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After the earthquake: Haiti's deforestation needs attention

As Haiti is rebuilt after the earthquake, attention should be paid to its environmental problems, especially deforestation.

By Moises Velasquez-Manoff / January 20, 2010

A woman carries a load of firewood in Seguin, Haiti, among a beautiful but nearly treeless landscape that is supposed to be a protected forest. Haitians use the trees as fuel either by burning them dorectly or turning them into charcoal.

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Ever since a 7.0 magnitude earthquake hit Haiti a week ago — the most powerful to strike in 200 years — stories of the extraordinary damage and suffering wrought by the disaster have dominated airwaves and front pages around the country. The coverage and the outpouring of aid that followed have, for the time being, focused international attention on the country's poverty and vulnerability to disasters just like this, hopefully to lasting effect.

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But somewhat overshadowed in all this activity is one of Haiti's longer term, but nonetheless serious, problems.

The island nation suffers from one of the highest rates of deforestation in the world. This is troubling for a number of reasons. The loss of nearly all its trees promises to amplify how dramatically earthquakes, hurricanes, and other periodic natural occurrences impact Haitians, to say nothing of deforestation's impoverishing legacy of erosion and climate change on local scale (less moisture). Without trees holding the soil in place, a heavy rain — let alone a hurricane or an earthquake — can easily cause mudslides on the island's steep slopes.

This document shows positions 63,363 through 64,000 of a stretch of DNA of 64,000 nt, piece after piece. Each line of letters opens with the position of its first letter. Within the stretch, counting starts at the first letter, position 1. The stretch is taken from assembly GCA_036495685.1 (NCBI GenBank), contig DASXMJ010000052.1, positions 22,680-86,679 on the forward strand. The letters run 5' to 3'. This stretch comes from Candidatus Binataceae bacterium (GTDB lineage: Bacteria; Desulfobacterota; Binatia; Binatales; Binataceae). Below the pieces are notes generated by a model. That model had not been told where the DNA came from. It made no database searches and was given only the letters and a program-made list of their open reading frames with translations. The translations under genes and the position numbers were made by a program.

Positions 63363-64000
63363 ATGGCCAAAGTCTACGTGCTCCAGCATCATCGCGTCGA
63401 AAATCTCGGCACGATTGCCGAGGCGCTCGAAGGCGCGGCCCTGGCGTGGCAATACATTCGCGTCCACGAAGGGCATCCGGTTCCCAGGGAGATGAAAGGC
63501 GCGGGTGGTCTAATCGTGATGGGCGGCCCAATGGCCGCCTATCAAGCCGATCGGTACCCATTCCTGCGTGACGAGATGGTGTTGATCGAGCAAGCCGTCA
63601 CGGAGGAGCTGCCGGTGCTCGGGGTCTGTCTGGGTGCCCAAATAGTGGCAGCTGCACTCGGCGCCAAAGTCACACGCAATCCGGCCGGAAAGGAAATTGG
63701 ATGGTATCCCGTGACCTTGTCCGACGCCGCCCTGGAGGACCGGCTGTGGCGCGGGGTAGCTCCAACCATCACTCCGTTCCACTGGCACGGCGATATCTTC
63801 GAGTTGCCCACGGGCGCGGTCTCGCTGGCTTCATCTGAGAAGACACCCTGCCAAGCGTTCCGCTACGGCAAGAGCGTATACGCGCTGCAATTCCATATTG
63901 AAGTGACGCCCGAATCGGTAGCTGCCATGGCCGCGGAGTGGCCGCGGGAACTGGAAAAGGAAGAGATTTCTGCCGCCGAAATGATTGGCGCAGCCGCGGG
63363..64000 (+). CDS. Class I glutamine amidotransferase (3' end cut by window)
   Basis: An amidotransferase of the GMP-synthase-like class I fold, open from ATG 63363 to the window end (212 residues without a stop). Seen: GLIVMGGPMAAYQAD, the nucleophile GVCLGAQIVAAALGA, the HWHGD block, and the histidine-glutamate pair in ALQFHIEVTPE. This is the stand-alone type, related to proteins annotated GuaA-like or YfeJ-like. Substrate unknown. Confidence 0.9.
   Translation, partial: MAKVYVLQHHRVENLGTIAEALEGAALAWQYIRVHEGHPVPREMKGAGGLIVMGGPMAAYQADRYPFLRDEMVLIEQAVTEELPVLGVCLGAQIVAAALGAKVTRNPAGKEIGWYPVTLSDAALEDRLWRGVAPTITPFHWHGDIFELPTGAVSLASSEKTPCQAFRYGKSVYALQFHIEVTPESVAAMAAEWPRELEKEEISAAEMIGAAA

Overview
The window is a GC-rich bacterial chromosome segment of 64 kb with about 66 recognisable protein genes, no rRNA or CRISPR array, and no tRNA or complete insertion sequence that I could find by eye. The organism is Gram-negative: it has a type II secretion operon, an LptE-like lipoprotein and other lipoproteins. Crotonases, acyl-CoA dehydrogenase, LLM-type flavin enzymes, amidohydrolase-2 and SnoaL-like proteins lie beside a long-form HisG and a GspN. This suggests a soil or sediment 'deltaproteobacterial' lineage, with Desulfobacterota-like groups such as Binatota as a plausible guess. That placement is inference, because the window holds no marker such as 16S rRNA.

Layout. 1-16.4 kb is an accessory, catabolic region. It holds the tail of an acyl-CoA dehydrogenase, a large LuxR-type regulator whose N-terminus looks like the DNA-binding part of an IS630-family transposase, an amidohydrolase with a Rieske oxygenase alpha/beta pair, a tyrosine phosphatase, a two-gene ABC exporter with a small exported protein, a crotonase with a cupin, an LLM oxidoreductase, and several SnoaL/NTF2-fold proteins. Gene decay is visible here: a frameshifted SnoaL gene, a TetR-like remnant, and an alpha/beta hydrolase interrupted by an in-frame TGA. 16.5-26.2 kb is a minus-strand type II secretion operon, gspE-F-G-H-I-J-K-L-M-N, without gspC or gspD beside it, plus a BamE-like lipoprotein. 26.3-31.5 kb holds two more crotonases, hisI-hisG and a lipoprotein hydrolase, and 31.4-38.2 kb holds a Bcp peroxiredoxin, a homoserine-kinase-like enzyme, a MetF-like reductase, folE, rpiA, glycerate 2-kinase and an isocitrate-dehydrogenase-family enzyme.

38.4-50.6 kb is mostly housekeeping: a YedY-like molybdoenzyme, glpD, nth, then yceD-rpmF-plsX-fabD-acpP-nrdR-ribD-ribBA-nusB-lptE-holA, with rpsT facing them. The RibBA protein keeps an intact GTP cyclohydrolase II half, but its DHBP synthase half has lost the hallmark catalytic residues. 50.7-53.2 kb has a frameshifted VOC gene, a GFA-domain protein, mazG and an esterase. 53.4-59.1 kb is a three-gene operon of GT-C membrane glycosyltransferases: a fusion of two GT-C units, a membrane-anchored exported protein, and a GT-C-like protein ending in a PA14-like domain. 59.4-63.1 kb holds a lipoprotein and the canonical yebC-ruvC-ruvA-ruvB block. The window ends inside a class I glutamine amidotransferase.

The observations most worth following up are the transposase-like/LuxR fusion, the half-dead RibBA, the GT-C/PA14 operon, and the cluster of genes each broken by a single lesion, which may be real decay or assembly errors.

Haiti and the Dominican Republic share the same island in the CaribbeanHispaniola. Both countries are at the same latitude and, generally speaking, the same climatic conditions prevail.

But one country, the Dominican Republic, has lush forests. The other, Haiti, is almost completely brown and bare. The stark difference is visible from high above — one side green and full of foliage, the other bare.

Here's a photo from NASA and another from a National Geographic story in the 1980s.

Fewer than 100,000 acres of forest remain in Haiti, a country that was three-quarters tree-covered when European explorers first arrived 500 years ago. The nation, the poorest in the Western Hemisphere, has lost perhaps 98 percent of its tree cover, one of the worst cases of deforestation in the world.

By most accounts, cooking fires are the major culprit behind the nation's loss of trees. Haitians use trees as fuel either by burning the wood directly, or by first turning it into charcoal in ovens. Seventy-one percent of all fuel consumed in Haiti is wood or charcoal, according to the US Agency for International Development.

Every year, the country's 9 million (and growing) inhabitants burn a quantity of wood and charcoal equal to 30 million trees, according to this essay. That's 20 million more trees than Haiti grows yearly.

The Dominican Republic largely put a halt to this practice by banning it outright, and then by subsidizing propane fuel as a substitute. According to Greenwire, however, an illegal charcoal trade is thriving along the border of the two countries. Charcoal cartels have cut down trees on the Dominican side for sale on the Haitian side. (In December, three people were killed on the Dominican side in a charcoal trade-related dispute.)

The loss of trees and their roots has led to widespread erosion. Some 36 million tons of valuable topsoil is swept away yearly, according to the United Nations. Some ends up in waterways. Silt influx has raised the level of Lac Azuei, for example, by a number of feet, reports Greenwire:

Rapid erosion caused by deforestation is spilling large quantities of silt into Lac Azuei, raising lake levels and flooding the road connecting Port-au-Prince to Malpasse. The original road already lies 2 feet below the water line, but the government has been piling sand on top of it to keep the critical passage open. The lake is rising still.

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